Q&A: Butler Health CIO Thomas McGill, MD
Thomas McGill, MD, vice president of quality and safety and chief information officer at Pennsylvania's Butler Health System, describes the system as "Community Hospital USA."
Located about 30 miles west of Pittsburgh, Butler is a single-hospital health system with 14,000 annual discharges, 50,000 emergency department visits and 500,000 outpatient encounters a year. It services a population of 200,000 with 300 docs on medical staff and revenue of approximately $275 million.
McGill spoke with Healthcare IT News about the role of a physican CIO at this time of change, as healthcare shifts away from volume and toward value-based care. He offered the following bits of perspective.
[See also: Q&A: Geisinger CIO Frank Richards ]
MDs make good CIOs
I'm an infectious disease doctor by training. I came to Butler Health System in 1992. I was the founder of the quality department at Butler; infection control naturally developed into quality. Then I was functionally the CMIO because that's how you get data for quality work. The CIO retired. They asked me to be interim. After six months, they asked me to stick with it. I said, "Yes." That was four years ago this month.
I'm still a newbie in terms of the technology. You have to trust your technology people. You have a little more uncertainty, say, than if you came more from the tech side. On the other hand, I know very clearly what's important for the business and the operations. If I were to say what's more important I would say that business acumen trumps technology chops right now, especially with the transformation of healthcare.
I practice 50 days a year. I do one weekend a month, and I cover some vacations for my infectious disease practice partner. After a weekend at the hospital, I can talk to my [IT] team about what is hard and what is easy. I ask them to improve the workflow. It's all there – getting the workflow and the information more easily accessible, making it easier. EMR is quite customizable. It's quite an art form to get it so that it's there but not distracting. A lot of solutions, when we first lay them out, they are distracting.
[See also: Q&A: Kaiser Permanente CIO Dick Daniels]
Everyone has a certain amount of cognitive bandwidth, and the distractions or stress in life, the fatigue, can narrow your bandwidth. You get tunnel vision. You're focused on the immediate problem, which could be trying to get that system to work, and outside of that tunnel is what's really important, which may be something with the patient that isn't exactly obvious, but if you had time to contemplate it, you recognize it and you're actually doing a better job.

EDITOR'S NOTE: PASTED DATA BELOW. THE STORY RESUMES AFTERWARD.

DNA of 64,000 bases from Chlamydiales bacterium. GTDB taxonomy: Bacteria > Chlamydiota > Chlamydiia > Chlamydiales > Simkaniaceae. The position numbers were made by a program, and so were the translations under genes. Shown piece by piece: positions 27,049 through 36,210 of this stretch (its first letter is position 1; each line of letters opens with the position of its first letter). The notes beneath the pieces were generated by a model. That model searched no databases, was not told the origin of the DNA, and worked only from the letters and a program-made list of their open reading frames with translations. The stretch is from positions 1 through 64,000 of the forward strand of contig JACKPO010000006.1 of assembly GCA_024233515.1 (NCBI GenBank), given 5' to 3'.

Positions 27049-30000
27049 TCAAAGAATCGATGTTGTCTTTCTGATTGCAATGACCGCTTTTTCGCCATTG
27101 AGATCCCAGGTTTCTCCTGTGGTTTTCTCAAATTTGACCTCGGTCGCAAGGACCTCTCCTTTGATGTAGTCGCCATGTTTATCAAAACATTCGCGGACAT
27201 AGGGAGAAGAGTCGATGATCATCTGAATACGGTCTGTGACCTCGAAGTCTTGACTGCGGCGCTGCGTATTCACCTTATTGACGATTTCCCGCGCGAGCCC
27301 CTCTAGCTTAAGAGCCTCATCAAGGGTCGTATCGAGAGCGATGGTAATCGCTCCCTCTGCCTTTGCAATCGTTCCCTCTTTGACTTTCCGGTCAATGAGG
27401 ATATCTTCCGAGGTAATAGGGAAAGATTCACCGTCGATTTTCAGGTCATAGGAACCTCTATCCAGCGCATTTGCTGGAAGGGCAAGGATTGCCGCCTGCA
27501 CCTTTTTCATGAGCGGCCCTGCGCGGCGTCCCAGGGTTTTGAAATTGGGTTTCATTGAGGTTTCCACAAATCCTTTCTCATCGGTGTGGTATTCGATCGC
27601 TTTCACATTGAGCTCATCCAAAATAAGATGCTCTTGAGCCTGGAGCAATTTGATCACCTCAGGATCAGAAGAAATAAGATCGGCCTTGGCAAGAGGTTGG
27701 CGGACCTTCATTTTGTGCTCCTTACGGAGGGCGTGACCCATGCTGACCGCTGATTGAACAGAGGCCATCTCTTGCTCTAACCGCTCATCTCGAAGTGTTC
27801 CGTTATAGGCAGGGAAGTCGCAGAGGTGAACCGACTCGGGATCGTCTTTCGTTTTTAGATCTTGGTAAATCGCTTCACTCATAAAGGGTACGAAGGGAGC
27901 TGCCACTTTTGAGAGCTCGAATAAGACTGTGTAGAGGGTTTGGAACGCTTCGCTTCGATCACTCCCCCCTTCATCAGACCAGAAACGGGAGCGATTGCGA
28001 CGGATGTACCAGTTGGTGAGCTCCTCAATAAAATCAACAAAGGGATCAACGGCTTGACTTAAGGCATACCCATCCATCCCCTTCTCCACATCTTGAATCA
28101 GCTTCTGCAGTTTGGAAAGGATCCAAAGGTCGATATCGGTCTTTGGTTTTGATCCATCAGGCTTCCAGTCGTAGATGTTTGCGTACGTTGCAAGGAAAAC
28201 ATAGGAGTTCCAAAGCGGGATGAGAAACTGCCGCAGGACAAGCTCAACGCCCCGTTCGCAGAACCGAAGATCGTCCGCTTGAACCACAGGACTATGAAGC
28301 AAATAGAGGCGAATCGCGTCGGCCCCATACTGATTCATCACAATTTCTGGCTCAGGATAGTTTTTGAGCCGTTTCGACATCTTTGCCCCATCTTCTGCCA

Butler Health System is managing transitions of care
The way I think about population health management is, No. 1, coordination of care. And what that means is on an individual basis, when you ask providers, they know what to do, but getting all the different pieces that are not part of the same exact system working in the interest of the patient – I consider that phase one of population health, so that's where this messaging comes in. But right now, we're not able to integrate it directly into their record, but we can send it to them in some secure format where they can see it as a human readable or ingested in some other way.
We pass information forward down the line more effectively than the continuity of care documents office. It could be to home health or it could be long-term care or a patient's doctor. The CCD is a good start. But there's a lot of important stuff that's not in there. We're starting to send additional messages outside of the CCD to important downstream providers that they say they need or we think they may need in order to enhance the care downstream. We're often sending them to humans, because we can't integrate it into their record at this point. But it seems to be key for preventing readmissions, for instance.
Diagnose early and often
We're changing our workflows asking providers to identify a provisional diagnosis for the problem early. Once there's a provisional problem, then there's actually a good medical practice that already has a pretty good conceptual framework about it. That can then help you not forget things and prioritize the order of things. The system can present other information. You have to be aware of that could be related to that. You, of course, have to program all this.
Let's pick a common problem: heart failure. Let's say a patient has heart failure. So, there are certain medications that are good for heart failure, certain labs you want to follow, and even on the diagnosis and coding side, for proper payment and burden of disease.
Butler integrates first, buys second, builds last
We make buy decisions all the time when looking at a problem and conversely a solution: How long would it take? How much does it cost, or do we have to buy it? That's what it really comes down to, to really pushing the vendors into telling you what they can really do. There seems to be quite a bit of vaporware out there. If I get this, what am I going to have to do to make this effective? They fail to tell you that you have to figure it out for yourself. But we figure it out before we buy it.
Pure technology people seem to think, "If I buy the right stuff and implement it, my problems will be solved." But, really, technology is a tool – so you have to know how to use it. When it comes to information technology, I focus on having people asking the right questions. I notice that when I'm at conferences, there does seem to be that belief that if I just buy the right stuff, my problems will be over.